Steve Anderson’s personal cuisine endorsed by Ma Khin Café’s ninth anniversary.
Coinciding with the ninth anniversary of Ma Khin Café, the ‘Decolonial Food’ event evinced the existence of a growing community increasingly convinced of the potential of food as a way of bringing people and cultures together.
Steve Anderson showcased his ‘Decolonial Food’ philosophy and explained the evolution of his cuisine over the course of his 26 years in the hospitality sector. In addition, the presentation included two wonderful videos of his last trip to Burma just before the pandemic, when he had a chance to share the experience of cooking and eating with groups of Burmese women. Steve used this trip as an example to explain the creative process behind the evolution of Ma KhinCafé’s changing menu.
Decolonial Food”, a kitchen of encounters
As Steve explained, “the concept of ‘Decolonial Food’ is all about encounters. Our trip to Burma was not about discovering new ingredients and recipes. What was really important and truly rewarding was meeting people who shared their culture, their food and their stories with us. And this is precisely what drives Ma Khin Café forward, what motivates us to create new dishes that our customers will enjoy.”
As the chef elaborated, “for instance, we came across the unmistakable aroma of ‘ngapi’ in many street stalls selling food. This fermented fish paste which is used a lot in Burmese cooking is not so far removed from “garum“, a condiment that was hugely popular with ancient Romans and which was also made from fermented fish. And just as Ma Khin Café is rediscovering ngapi in our dishes, many other Mediterranean restaurants are doing the same with garum. In the end, we are the result of an ongoing evolution in food and cooking.”
Southeast Asian recipes made with products from the Mediterranean pantry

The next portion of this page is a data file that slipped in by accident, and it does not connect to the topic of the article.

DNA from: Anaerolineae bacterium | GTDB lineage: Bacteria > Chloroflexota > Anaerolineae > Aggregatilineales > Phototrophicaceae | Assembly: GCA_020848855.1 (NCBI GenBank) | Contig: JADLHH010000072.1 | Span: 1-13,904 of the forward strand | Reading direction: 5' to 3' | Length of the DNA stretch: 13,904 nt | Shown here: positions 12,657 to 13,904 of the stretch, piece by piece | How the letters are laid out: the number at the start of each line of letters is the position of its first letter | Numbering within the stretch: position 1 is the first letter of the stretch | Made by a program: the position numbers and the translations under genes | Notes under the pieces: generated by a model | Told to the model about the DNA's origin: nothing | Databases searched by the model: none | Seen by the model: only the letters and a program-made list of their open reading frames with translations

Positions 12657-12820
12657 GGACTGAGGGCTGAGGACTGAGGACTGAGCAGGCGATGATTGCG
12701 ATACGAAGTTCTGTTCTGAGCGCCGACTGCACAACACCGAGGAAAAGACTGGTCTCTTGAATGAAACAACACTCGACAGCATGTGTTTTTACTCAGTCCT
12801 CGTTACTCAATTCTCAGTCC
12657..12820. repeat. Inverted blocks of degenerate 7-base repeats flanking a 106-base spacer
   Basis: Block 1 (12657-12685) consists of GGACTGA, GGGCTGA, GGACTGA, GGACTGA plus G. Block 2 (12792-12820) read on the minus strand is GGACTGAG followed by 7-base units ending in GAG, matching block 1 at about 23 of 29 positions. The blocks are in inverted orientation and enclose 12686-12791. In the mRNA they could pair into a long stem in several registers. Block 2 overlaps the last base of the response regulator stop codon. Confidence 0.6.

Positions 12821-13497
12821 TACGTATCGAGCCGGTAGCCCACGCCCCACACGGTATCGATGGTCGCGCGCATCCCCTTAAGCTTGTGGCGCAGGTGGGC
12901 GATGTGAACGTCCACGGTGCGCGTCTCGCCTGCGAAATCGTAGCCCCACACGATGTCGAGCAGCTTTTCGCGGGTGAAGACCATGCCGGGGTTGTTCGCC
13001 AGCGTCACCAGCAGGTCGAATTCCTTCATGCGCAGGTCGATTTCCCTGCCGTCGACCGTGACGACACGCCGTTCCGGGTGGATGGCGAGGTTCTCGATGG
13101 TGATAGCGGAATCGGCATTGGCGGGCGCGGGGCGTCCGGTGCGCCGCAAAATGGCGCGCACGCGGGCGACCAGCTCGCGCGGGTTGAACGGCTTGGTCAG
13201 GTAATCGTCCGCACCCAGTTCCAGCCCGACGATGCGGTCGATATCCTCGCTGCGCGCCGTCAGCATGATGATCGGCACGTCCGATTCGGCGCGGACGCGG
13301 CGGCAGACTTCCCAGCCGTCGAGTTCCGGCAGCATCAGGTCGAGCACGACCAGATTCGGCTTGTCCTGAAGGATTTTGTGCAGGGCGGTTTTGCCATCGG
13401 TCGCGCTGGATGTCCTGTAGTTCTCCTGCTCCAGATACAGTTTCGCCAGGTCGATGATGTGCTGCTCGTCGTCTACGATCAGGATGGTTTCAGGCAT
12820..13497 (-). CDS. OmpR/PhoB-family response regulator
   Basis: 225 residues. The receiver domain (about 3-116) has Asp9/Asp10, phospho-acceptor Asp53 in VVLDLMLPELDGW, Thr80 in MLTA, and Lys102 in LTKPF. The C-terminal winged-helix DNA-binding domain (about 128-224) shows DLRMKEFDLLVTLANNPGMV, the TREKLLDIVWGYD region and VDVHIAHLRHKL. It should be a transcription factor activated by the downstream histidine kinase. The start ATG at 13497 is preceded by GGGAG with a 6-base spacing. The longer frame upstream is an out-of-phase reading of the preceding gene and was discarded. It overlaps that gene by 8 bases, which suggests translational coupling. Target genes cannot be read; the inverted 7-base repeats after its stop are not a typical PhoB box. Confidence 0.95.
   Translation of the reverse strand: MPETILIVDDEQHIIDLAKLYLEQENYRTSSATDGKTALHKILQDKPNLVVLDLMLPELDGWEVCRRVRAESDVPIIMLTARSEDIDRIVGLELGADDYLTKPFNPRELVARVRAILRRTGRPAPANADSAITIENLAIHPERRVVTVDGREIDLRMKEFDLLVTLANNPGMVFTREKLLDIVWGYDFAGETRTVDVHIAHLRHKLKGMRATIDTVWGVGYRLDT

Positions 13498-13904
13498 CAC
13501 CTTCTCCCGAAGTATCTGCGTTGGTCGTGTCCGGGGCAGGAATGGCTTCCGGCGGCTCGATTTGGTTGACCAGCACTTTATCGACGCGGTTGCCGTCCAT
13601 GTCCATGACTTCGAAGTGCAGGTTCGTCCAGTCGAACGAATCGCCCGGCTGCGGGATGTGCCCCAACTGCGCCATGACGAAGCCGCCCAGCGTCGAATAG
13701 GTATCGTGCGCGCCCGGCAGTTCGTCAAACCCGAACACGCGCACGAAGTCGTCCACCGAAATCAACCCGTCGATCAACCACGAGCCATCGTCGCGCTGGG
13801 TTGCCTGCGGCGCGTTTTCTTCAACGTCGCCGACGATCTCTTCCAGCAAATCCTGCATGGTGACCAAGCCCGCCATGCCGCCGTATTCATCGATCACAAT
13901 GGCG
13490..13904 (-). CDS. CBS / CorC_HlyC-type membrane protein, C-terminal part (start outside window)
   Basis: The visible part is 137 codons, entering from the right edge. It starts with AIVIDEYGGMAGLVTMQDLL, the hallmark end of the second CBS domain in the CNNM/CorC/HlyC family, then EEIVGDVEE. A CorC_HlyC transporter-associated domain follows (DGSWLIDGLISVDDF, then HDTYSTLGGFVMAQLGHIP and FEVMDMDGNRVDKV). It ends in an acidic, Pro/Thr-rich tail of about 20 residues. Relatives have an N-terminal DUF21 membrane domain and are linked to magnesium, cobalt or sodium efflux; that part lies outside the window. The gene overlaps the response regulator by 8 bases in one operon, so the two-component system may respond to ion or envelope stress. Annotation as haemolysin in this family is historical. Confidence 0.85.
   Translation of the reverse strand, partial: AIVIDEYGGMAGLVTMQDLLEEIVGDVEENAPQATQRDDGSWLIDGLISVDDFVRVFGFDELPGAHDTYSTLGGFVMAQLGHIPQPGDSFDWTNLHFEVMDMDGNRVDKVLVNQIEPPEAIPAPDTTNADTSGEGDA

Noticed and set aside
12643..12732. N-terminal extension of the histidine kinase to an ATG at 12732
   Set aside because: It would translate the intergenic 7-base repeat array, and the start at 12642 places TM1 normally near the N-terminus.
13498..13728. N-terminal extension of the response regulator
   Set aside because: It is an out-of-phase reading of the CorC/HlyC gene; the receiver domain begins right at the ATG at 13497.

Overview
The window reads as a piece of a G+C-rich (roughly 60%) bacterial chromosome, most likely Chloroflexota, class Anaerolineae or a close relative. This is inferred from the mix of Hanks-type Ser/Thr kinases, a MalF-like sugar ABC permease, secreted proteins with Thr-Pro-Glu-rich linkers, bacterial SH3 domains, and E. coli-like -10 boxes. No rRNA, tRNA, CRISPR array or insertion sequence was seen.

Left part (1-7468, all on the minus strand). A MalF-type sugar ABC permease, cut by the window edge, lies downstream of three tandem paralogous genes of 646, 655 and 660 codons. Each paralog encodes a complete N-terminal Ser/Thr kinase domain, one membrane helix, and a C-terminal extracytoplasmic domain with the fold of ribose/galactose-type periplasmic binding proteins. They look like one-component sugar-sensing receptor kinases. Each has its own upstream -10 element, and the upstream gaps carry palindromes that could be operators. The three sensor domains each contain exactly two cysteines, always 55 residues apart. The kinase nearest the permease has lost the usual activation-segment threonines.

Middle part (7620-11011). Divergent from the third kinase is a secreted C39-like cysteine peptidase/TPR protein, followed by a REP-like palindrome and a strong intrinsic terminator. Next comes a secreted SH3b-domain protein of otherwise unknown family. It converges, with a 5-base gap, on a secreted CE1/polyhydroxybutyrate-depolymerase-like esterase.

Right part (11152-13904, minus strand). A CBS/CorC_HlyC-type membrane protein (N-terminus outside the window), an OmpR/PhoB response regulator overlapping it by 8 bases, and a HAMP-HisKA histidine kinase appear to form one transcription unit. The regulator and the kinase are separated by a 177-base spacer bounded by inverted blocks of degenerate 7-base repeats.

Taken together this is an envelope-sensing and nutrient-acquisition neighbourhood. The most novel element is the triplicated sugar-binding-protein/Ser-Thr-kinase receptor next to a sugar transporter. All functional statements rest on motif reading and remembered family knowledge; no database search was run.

With the restaurant filled to overflowing and backed by his whole team, the chef gave a live demonstration of how his cooking fuses recipes from southeast Asia with local fresh produce from the Mediterranean. “We live in an ever more interconnected world and this is something that is also materialized around the table. We can never renounce the possibility of meeting and getting to know other people, to listen to their stories, to share, to empathize and to learn together. Because” as Anderson reminded us in the conclusion of his presentation, “it is through meetings and encounters that food and, more importantly, society as a whole can evolve towards a better future.”
“Decolonial Food” Community: A night of smiles and encounters
After the presentation the people in attendance mingled and got to know one another, accompanied by refreshments, wine and snacks. This was then followed by a sit-down
Burmese style supper with the dining table full of a succession of appetizing dishes, each one more aromatic and intriguing than the last, all shared by the diners amid lively conversation and laughter until midnight.
“Personally speaking, the presentation of ‘Decolonial Food’ was a very important event for me,” Steve confessed, “after 26 years in the restaurant business in Valencia, it was an opportunity to share with friends and customers the meaning of this journey.” As they were leaving, everyone took away with them a beautifully printed illustrated booklet as a memento of an event that Steve described as “a night of smiles and encounters that gives me the energy to keep driving forward our “Decolonial Food”.
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